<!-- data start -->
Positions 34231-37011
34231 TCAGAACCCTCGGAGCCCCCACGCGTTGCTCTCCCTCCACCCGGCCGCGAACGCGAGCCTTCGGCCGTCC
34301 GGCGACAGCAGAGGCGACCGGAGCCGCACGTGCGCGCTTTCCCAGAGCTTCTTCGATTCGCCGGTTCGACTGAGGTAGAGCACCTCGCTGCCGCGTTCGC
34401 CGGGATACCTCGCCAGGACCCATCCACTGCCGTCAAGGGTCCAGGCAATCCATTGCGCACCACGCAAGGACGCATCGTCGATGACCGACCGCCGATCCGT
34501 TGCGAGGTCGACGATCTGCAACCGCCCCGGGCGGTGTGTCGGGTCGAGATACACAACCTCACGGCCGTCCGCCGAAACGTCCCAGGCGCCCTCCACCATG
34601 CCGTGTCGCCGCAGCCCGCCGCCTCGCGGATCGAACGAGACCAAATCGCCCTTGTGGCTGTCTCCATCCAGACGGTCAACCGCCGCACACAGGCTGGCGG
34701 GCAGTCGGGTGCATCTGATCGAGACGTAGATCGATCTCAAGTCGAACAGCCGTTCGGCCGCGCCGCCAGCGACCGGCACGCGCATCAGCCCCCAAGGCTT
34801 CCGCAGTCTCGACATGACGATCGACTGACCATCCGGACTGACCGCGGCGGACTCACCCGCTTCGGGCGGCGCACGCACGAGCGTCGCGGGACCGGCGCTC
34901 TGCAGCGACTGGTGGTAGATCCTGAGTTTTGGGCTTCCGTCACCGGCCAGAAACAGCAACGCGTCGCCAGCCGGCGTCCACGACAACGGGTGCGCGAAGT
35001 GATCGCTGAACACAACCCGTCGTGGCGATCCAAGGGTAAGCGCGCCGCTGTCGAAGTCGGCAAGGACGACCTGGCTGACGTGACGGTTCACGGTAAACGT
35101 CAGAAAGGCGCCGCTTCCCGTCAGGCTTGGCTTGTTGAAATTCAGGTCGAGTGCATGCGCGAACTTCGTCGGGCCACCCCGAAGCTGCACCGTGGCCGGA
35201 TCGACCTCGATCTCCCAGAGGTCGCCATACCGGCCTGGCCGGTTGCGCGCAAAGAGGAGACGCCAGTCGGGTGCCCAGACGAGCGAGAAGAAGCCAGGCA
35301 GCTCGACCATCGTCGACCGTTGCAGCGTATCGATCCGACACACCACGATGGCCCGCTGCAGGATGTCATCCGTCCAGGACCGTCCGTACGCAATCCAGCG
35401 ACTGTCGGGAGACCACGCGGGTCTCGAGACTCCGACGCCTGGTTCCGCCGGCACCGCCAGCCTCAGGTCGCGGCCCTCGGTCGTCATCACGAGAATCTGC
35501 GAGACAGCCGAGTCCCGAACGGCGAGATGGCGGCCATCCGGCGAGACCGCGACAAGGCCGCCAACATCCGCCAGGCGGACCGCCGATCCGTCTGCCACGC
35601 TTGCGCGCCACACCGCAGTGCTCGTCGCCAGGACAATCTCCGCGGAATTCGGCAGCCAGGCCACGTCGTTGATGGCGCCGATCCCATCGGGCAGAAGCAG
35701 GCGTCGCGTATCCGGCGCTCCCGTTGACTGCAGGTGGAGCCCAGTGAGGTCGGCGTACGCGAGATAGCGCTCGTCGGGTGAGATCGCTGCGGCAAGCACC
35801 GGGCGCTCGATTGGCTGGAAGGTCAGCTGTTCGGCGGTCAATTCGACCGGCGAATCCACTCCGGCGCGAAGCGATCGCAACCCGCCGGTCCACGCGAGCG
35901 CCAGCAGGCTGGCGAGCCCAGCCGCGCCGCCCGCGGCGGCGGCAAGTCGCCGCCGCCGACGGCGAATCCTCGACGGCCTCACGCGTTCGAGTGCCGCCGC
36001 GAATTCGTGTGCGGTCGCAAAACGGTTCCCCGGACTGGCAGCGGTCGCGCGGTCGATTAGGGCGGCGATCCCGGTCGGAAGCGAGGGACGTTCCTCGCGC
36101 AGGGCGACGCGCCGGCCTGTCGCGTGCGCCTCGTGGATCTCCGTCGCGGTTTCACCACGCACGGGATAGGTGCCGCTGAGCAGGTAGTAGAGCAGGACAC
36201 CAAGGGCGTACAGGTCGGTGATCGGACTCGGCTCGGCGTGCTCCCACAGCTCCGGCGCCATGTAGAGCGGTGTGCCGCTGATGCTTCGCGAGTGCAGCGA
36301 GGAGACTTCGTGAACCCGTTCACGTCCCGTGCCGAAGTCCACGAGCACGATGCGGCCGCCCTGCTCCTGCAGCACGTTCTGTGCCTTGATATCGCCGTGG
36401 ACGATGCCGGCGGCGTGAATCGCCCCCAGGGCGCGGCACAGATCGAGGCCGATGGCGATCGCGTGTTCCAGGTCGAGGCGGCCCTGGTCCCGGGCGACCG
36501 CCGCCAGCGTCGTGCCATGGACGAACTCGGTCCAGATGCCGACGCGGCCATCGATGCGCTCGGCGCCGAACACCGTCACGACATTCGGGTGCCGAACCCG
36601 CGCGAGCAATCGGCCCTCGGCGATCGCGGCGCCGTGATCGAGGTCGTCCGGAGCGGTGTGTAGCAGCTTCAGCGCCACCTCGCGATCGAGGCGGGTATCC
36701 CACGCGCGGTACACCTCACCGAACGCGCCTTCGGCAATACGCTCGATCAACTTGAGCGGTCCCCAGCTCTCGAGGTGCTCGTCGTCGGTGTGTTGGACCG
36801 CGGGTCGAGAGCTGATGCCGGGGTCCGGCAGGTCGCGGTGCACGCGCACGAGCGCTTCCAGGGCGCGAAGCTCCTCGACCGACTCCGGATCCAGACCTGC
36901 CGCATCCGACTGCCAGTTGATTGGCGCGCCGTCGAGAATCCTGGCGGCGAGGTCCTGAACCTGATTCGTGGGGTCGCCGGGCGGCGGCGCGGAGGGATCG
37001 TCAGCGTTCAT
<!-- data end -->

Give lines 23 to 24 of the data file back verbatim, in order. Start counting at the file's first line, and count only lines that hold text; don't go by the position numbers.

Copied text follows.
36301 GGAGACTTCGTGAACCCGTTCACGTCCCGTGCCGAAGTCCACGAGCACGATGCGGCCGCCCTGCTCCTGCAGCACGTTCTGTGCCTTGATATCGCCGTGG
36401 ACGATGCCGGCGGCGTGAATCGCCCCCAGGGCGCGGCACAGATCGAGGCCGATGGCGATCGCGTGTTCCAGGTCGAGGCGGCCCTGGTCCCGGGCGACCG